7.8/10
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110 user 70 critic

Nightmare Alley (1947)

Passed | | Drama, Film-Noir | 28 October 1947 (USA)
The rise and fall of Stanton Carlisle, a mentalist whose lies and deceit prove to be his downfall.

Director:

Edmund Goulding

Writers:

Jules Furthman (screenplay), William Lindsay Gresham (novel)
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Cast

Complete credited cast:
Tyrone Power ... Stanton 'Stan' Carlisle
Joan Blondell ... Zeena Krumbein
Coleen Gray ... Molly
Helen Walker ... Lilith Ritter
Taylor Holmes ... Ezra Grindle
Mike Mazurki ... Bruno
Ian Keith ... Pete Krumbein
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Storyline

The ambitious Stanton "Stan" Carlisle works in a sideshow as carny and assistant of the mentalist Zeena Krumbein, who is married with the alcoholic Pete. The couple had developed a secret code to pretend to read minds and was successful in the show business before Pete starts drinking. Stan stays with them expecting to learn their code and leave the carnival to be a successful mentalist. Stan also flirts with the gorgeous Molly that lives in the carnival with the strong Bruno. Zeena and The Savage, an alcoholic man that eats live chickens that the audiences believe that is a savage, are the greatest attractions of the sideshow. When Stan gives booze to Pete and he dies, Stan finds that Pete had drunk methyl alcohol and not his booze, but he feels guilty for the death of him. Zeena teaches the code to him and Molly helps Stan to learn them. After an incident, Stan is forced to marry Molly and he decides to move to Chicago with her to become a sensation in a night club. One day, he ... Written by Claudio Carvalho, Rio de Janeiro, Brazil

Plot Summary | Plot Synopsis

Taglines:

He was all things to all men ... but only one thing to all women!

Genres:

Drama | Film-Noir

Certificate:

Passed | See all certifications »

Parents Guide:

View content advisory »
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Details

Country:

USA

Language:

English

Release Date:

28 October 1947 (USA) See more »

Also Known As:

Der Scharlatan See more »

Company Credits

Production Co:

Twentieth Century Fox See more »
Show more on IMDbPro »

Technical Specs

Runtime:

Sound Mix:

Mono (Western Electric Recording)

Aspect Ratio:

1.37 : 1
See full technical specs »
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Did You Know?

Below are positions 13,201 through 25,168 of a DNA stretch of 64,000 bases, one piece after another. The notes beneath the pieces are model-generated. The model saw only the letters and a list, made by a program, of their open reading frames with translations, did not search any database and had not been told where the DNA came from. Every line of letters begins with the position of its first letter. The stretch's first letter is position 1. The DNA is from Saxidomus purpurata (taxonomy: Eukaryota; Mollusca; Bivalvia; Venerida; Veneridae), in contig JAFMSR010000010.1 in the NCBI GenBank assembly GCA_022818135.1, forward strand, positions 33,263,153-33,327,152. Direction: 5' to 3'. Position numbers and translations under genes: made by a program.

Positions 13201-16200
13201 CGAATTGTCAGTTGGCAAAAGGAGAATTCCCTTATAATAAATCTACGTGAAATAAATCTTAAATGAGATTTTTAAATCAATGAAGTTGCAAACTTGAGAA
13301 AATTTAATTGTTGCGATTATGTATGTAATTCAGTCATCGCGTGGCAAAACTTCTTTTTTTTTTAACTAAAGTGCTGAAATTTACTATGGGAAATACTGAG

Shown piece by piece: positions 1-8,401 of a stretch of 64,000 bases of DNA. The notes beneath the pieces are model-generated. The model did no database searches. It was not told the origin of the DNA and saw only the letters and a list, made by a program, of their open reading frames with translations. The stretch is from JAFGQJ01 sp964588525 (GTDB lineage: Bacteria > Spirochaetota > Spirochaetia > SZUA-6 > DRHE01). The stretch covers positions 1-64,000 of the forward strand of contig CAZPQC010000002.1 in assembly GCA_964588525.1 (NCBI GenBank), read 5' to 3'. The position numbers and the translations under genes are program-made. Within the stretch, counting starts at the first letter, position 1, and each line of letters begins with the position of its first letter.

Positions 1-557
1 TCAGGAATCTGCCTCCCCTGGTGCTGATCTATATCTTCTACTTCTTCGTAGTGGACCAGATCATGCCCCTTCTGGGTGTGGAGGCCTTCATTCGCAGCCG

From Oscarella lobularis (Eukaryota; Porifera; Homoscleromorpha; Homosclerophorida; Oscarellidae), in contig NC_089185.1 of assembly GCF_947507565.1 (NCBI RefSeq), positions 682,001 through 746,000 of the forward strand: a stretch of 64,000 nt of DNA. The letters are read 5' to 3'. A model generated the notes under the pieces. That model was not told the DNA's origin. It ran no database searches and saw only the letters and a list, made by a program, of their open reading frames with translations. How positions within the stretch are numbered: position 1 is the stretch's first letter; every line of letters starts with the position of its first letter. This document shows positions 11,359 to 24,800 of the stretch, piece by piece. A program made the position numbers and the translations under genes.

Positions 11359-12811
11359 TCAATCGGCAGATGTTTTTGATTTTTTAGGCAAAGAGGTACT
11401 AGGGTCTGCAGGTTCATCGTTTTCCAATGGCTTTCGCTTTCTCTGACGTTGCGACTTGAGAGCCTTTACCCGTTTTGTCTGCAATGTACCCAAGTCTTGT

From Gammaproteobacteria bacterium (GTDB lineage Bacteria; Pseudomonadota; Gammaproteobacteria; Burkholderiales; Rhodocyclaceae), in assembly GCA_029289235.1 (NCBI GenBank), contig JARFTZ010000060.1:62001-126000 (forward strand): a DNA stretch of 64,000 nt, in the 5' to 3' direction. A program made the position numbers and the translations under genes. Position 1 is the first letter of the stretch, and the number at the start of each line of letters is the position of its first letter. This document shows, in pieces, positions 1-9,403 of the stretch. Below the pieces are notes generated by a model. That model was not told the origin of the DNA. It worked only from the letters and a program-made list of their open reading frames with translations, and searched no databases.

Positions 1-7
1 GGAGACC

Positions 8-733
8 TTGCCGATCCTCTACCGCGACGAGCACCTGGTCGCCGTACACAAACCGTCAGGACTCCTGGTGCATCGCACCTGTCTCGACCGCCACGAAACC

Trivia

According to TCM's Eddie Muller, this film flopped at the box office because audiences would not accept Tyrone Power as a bad guy. See more »

Goofs

The recording machine that creates a major plot point is a Wilcox-Gay disc cutter that could record at 78 or 33 rpm on a maximum disk size of ten inches. It cut at a fixed 96 lines per inch. Unfortunatly those specs limited recording time to about 3 minutes at 78 rpm and only a bit more at 33. A real professional would have used something like a Presto which cut 12 inch discs or a broadcasting machine like a Scully that could cut 16 inch disks. Even the FBI used disk cutters in pairs so one could begin recording when the others had used up all its blank disk surface. A much more likely device would have been a wire recorder which despite its limited fidelity could record speech for an hour. These units were not cheap but Dr. Ritter was obviously wealthy. Her Wilcox-Gay recorder had a retail price at that time of about $100.00 and was among the lowest priced recorders sold. See more »

Quotes

Stanton Carlisle: Listen to me, I'm no good. I never pretended to be. But, I love you. I'm a hustler. I've always been one. But, I love you. I may be the thief of the world, but, with you I've always been on the level.
See more »

Connections

Featured in The Heat (2013) See more »

Soundtracks

The Boston Burglar
(uncredited)
Traditional
Sung by George Beranger
See more »

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User Reviews

 
Film Holds Up Well
20 June 2000 | by harry-76See all my reviews

Tryone Power gave one of his finest performances in "Nightmare Alley." His off-beat role highlighted a strange and intriguing tale, and was a role which he reportedly fought hard to get, upon his return to film work following military duty.

Power proved he was capable of much more demanding parts than those normally given him. On screen most of the time, he displayed a flair for sound characterization and nuance, being endowed with an unusually fine speaking voice and diction.

Lee Garmes' cinematography and Thomas Little's set decoration are notable here, and the entire cast works in fine ensemble fashion. Only some plot details may seem a little obvious and predictable. That's probably because "Nightmare Alley" details have been copied numerous times by other film makers and, as a result, we're much more savvy now than 1947 audiences.

It was a particular treat to have an opportunity to see this film last week on a film society series in a beautiful 35mm print. The showing also reminded viewers how beautiful and effective black and white productions are, and how much they're missed.


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